For four days starting Thurday, Nashville's Gaylord Entertainment Center becomes the mecca of SEC women's basketball. The 2002 Southeastern Conference Women's Basketball Tournament tips off Thursday afternoon, and crowns a champion on Sunday evening.
Between now and then, you can count on plenty of joy, heartbreak, hugs, tears, craziness and high drama at Music City's downtown arena.
And for the first time ever, Vanderbilt's women won't need to board bus or plane to attend. This is Nashville's first crack at hosting the women's tourney, an event that slowly grows in popularity each year. Chattanooga has hosted seven of the last nine of these affairs, while Memphis' Pyramid got the honor last year.
The women's tournament is no stranger to the state of Tennessee... only to Nashville.
So that should give Vandy a big home court advantage, right? Well, yes and no. YES, for the first time ever the Commodores won't need to pack any luggage. And yes, the Commodores know this court well, having played and beaten James Madison here earlier this year.
But unfortunately the decided crowd advantage will belong to the team wearing orange.
The University of Tennessee Lady Vols, you must understand, are the 500-pound gorilla of women's basketball in this part of the country. Doesn't matter where the Lady Vols play, they bring with them a huge following and a huge crowd advantage. That's of course a tribute to Coach Pat Summitt and her program... but it's also an indictment of the other 11 SEC programs. No one else, it seems, can match the fervor of the Lady Vol fans.
The SEC knows that letting the Lady Vols host the tournament at Thompson-Boling would bring about a hue and cry from the league's other schools. But the SEC has been reluctant to schedule the women's tournament more than a short drive from Knoxville, for fear that if Lady Vol fans decide not to show up, tournament attendance will take a dip. (In fact that's what happened in 1997, when the tournament took a rare excursion to Columbus, Ga.)
Which brings us to this year's tournament. Dominant as the Lady Vols have been over the last decade, suddenly there's another little program inside the state that's sprung up to provide a thorn in Ms. Summitt's side.
Last year in Memphis Jim Foster's Commodores surprised the seemingly invincible Lady Vols in the semifinals and ended several years' worth of frustration. (So incensed was Summitt that she forced her charges to stay around another day to take notes on Sunday's Vanderbilt-Georgia finale.)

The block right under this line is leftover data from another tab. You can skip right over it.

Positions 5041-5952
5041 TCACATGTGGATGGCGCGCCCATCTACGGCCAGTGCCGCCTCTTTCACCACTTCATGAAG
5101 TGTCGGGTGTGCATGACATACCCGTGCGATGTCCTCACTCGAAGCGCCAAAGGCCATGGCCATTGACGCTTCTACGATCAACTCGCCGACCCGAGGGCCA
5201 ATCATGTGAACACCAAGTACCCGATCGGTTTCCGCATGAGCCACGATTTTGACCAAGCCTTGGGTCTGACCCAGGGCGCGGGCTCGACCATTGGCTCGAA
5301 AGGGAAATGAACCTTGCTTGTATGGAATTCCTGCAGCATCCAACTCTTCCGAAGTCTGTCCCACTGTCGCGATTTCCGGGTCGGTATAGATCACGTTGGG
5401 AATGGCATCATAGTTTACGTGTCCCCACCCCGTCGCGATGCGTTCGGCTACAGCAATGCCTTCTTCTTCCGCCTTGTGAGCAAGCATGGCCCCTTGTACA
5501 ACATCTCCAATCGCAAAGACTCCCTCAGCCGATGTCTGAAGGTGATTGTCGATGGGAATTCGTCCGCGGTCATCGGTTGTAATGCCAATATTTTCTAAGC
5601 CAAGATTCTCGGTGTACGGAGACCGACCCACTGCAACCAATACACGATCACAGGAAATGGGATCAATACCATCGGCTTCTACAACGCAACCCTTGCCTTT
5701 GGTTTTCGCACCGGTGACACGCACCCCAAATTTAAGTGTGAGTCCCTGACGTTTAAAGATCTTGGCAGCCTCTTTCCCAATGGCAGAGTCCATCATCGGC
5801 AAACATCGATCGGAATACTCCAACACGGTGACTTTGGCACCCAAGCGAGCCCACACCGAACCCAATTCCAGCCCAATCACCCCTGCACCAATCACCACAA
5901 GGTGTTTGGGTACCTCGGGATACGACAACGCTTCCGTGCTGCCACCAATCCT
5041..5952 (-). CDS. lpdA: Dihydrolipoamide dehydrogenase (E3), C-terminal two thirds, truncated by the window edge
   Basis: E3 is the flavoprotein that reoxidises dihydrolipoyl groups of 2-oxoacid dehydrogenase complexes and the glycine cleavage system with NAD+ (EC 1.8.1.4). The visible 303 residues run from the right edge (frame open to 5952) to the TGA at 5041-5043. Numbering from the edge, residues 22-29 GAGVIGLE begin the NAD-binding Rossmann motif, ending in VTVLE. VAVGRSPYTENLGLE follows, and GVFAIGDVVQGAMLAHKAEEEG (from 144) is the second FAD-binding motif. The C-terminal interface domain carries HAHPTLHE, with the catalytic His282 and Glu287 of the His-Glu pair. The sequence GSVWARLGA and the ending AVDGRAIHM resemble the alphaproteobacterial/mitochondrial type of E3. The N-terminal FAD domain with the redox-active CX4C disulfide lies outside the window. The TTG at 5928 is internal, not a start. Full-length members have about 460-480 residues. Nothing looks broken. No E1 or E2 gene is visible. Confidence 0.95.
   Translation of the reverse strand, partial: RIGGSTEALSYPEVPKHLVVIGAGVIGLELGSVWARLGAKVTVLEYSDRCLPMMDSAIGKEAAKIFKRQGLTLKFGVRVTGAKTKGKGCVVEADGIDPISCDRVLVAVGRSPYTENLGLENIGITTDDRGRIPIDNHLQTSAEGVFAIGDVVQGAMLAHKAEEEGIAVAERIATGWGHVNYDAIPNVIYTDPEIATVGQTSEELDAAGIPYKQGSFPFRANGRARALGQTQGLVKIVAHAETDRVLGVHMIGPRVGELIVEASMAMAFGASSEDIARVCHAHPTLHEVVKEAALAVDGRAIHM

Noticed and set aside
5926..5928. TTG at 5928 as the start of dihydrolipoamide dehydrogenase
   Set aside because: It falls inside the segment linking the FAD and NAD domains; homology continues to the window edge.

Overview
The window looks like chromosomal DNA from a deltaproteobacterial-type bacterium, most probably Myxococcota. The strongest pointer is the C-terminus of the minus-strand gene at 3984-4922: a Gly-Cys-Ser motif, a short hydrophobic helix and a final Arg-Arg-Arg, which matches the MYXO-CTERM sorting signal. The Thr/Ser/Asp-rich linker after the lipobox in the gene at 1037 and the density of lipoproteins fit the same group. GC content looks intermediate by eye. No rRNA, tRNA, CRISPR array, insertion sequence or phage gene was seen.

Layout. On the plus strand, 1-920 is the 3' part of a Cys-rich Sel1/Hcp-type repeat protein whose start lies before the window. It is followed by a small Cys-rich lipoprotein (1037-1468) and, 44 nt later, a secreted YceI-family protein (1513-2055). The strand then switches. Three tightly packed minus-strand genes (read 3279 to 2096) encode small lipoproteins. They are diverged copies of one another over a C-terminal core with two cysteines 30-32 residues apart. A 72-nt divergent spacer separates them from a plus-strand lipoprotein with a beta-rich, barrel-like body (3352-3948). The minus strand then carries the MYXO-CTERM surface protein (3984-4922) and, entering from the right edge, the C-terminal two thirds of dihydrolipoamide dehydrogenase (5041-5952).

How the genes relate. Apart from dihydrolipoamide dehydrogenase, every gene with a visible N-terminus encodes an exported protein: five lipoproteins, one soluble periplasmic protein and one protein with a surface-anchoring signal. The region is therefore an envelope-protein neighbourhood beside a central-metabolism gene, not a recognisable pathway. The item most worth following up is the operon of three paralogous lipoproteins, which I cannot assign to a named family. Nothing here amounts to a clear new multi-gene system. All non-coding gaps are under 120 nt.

Then just three short weeks ago, before a national TV audience on ESPN2, Foster's gals spoiled Tennessee's party again, this time in Nashville in convincing fashion. Ten days ago in Knoxville, the Lady Vols returned the favor and prevented the ignominy of three straight losses to Vandy.
Now everyone-- Gaylord officials, the SEC, ESPN2 (which will televise the final), and everybody else are praying for a Vanderbilt-Tennessee rematch in the finals. Such a finale would provide one of the most glamorous games of the season for the sport, and without a doubt the biggest women's game ever in this city's history.
The only problem with that is that these things seldom work out the way you think they're going to. It's called March Madness because typically some team comes out of nowhere to humble one of the favorites.
With the league as balanced as it's been this year, all bets are off as to who'll still be standing by Sunday. Frankly, the Vandy's and UT's of the league, already locks for the NCAA tournament, have a lot less to play for than teams of lesser stature on the proverbial bubble.)
But still, it's hard not to drool when thinking about it... Summitt vs. Foster, Anderson vs. Snow, McElhiney vs. Lawson in a nationally televised clash of the titans in the state capital on Sunday evening.
So, with the potential for this kind of drama, tickets should be hard to get, right? Wrong again.
Gaylord seats 16,304. The highest attendance ever for a women's tournament session is 11,788. Good tickets, sadly, should be plentiful. At $70 for a ticket book-- that's under $6 per game-- they only cost a fraction of what tickets for the men's tournament cost. (Single-session reserved seats are $15, and single-session general admission tickets are $10.)
When you consider that a ticket book lets you see future WNBA stars like Chantelle Anderson,Vanessa Hayden, Kara Braxton, and Latoya Thomas... as well as hometown favorites Zuzi Klimesova, Ashley McElhiney and Jillian Danker... a better sports bargain would be hard to find. And almost right at our doorstep to boot.
That's why it's so important that Vanderbilt fans turn out and support this tournament. If ticket sales are good, the event may see fit to make more visits to Gaylord in future seasons... which would only be a boon for Vanderbilt and women's basketball in the middle part of the state.
Sure, you could stay home and watch the games on TV for free. Doubtless many will.
But for Pete's sake, if you appreciate great women's basketball... if you appreciate what this year's Vanderbilt team has meant to the school... and if you want to make your presence felt against the infiltrating orange hordes... drift on down to lower Broad and pick up some ducats.
Otherwise... a women's event of this magnitude may not pass our way again.
The SEC Women's Basketball Tournament starts Thursday at the Gaylord Entertainment Center. Session One begins at noon Thursday; Session Two at 6 p.m. Thursday; Session Three at noon Friday; Session Four at 6 p.m. Friday; Session Five at 6 p.m. Saturday; and the Championship Game is at 7 p.m. Sunday.
ESPN2 will televise the championship game, with Michele Tafoya and Ann Meyers calling the action. The rest of the games are on Fox SportsNet, except for two Thursday evening games on Comcast/Charter Sports.
Women's Tourney could be one for the ages
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